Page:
Like Henry Hill in Goodfellas, I always knew what I wanted to do. I wanted to be a boxer.
The most solitary of sports. You rise at 4.30am to run in solitude and conduct most of your day in isolation. It demands ultimate personal responsibility. You have no teammates to carry your bad days. It’s all on you.
That comes with pressure, but also with a simplicity which, as a withdrawn child whose thoughts seemed eccentric to others, suited me perfectly. It also offered the perfect context for my condition to remain concealed for three decades.
Due to the head trauma we suffer, fighters suffer from mental health issues far more than most, yet we are extraordinarily physically tough and have iron will. When I was growing up mental illness suggested weakness, which is at odds with the boxer’s psyche.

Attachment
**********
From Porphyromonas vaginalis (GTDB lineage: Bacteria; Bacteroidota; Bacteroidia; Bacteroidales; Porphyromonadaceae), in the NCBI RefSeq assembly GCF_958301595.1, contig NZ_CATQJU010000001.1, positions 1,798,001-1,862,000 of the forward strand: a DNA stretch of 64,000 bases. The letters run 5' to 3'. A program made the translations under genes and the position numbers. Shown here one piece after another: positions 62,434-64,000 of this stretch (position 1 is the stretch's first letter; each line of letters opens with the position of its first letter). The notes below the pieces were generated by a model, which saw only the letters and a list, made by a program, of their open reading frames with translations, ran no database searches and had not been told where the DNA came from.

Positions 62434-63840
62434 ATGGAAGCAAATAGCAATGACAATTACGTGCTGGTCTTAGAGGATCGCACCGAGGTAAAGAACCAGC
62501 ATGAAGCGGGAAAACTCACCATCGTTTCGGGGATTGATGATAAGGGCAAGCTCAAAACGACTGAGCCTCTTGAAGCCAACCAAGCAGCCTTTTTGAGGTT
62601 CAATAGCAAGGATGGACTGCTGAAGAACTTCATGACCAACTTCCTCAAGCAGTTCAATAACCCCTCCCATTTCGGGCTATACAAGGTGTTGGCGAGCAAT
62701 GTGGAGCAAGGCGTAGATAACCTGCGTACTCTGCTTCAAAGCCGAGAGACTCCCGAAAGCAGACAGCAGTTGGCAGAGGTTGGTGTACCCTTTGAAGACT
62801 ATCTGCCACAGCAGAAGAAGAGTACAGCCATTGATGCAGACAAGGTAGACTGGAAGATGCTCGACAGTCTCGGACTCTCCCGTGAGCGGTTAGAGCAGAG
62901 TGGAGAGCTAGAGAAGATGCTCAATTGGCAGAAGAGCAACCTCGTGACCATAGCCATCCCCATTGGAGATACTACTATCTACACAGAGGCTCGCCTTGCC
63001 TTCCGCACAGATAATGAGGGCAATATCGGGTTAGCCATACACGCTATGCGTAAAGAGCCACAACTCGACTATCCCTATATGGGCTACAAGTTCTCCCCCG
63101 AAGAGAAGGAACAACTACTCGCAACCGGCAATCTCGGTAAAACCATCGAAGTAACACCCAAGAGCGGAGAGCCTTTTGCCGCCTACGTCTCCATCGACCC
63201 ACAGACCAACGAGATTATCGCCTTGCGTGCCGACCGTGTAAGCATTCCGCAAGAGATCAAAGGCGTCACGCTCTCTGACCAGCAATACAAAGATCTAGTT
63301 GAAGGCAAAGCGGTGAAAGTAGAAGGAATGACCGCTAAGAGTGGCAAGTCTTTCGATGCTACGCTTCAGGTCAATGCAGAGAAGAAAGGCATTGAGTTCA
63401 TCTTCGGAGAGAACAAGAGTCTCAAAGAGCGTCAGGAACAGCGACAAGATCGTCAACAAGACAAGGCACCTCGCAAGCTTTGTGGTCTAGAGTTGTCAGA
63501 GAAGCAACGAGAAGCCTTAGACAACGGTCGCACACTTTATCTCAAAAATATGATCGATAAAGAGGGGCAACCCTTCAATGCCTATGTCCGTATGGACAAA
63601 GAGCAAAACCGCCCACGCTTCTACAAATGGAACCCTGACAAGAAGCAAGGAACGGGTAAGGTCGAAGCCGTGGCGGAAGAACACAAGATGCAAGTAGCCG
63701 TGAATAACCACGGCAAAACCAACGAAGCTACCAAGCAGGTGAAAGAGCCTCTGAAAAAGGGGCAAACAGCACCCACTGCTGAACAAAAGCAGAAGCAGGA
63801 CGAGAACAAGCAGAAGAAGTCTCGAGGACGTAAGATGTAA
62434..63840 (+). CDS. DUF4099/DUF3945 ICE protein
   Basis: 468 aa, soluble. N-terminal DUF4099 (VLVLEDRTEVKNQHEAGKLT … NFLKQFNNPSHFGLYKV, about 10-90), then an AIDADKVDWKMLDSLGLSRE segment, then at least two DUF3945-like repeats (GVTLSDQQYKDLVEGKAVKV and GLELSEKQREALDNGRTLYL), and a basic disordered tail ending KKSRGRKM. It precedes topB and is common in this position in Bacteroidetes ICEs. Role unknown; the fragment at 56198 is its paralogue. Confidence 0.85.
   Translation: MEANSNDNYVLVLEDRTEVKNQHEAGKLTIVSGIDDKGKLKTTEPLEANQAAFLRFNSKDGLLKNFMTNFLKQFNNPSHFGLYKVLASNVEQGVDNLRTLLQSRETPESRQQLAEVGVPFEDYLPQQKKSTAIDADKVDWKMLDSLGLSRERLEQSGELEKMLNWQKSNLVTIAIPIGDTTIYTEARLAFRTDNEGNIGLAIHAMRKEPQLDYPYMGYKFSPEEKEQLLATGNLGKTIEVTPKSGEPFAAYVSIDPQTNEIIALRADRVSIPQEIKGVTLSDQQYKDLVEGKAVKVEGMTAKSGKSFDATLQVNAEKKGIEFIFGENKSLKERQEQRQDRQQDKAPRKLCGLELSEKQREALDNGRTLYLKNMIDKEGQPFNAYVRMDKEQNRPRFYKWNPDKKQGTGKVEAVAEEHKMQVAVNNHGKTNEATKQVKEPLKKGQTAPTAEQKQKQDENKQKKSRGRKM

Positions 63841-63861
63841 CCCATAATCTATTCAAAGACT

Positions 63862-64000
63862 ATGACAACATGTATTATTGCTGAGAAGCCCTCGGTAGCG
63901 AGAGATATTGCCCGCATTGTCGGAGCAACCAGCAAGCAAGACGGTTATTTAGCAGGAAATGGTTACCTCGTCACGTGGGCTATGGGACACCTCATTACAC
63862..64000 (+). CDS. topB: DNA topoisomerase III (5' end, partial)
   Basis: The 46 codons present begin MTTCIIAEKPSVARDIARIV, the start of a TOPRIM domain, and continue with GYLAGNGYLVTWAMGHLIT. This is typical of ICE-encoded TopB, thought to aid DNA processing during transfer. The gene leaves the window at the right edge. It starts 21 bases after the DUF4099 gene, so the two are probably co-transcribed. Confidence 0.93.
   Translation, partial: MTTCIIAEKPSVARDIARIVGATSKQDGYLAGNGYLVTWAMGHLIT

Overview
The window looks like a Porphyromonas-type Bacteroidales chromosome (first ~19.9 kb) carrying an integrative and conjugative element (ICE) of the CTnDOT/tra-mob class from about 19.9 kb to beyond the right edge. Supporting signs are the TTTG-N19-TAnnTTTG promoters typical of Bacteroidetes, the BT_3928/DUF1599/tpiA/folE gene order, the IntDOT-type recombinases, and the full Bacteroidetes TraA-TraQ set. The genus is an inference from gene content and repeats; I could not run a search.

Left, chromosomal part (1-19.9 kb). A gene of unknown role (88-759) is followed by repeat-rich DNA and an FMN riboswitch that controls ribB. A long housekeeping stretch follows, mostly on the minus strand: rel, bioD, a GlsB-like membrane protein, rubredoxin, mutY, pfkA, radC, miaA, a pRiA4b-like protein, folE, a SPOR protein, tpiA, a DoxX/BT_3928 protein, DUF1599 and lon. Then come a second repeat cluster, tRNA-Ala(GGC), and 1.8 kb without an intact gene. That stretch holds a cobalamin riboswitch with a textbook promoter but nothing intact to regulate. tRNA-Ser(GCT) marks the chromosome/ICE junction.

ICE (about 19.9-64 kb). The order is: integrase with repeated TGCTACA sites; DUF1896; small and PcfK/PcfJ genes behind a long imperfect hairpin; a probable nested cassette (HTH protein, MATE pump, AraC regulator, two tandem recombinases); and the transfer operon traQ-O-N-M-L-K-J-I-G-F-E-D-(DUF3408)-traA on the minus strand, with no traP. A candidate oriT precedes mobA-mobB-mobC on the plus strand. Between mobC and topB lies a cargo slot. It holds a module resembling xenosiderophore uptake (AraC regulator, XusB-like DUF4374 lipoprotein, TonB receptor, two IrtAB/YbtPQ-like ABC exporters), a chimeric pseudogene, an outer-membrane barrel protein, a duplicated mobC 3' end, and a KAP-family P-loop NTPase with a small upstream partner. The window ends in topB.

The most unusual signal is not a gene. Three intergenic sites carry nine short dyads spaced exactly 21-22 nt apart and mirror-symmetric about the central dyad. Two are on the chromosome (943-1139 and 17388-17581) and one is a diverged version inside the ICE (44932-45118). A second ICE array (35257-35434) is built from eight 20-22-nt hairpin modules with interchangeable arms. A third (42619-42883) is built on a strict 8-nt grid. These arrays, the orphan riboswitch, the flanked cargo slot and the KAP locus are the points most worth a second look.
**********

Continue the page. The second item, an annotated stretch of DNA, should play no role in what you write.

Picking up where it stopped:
We mitigate any underlying issues with denial, leading to inevitable breakdowns, which I have witnessed in friends.
I’m not like that. I have Asperger’s syndrome. I knew that I saw the world differently, which led to frustration and an itinerant early post-boxing career, as I struggled to interface with neuro-normals. I was no longer ‘David the fighter’, I was just weird.
This couldn’t go on. At 38 I was diagnosed and immediately the world seemed to make more sense.
Aspies are like iOS when the rest of the world is running on Windows. We can do OK, but we may need an adaptor to function. In practical terms that just means understanding that we fixate over certain things and see the world differently.
I’m lucky that I have landed in a career where my eccentricity is an asset, but I sincerely wish I’d had the benefit of an early diagnosis. Life would have been so much easier for me.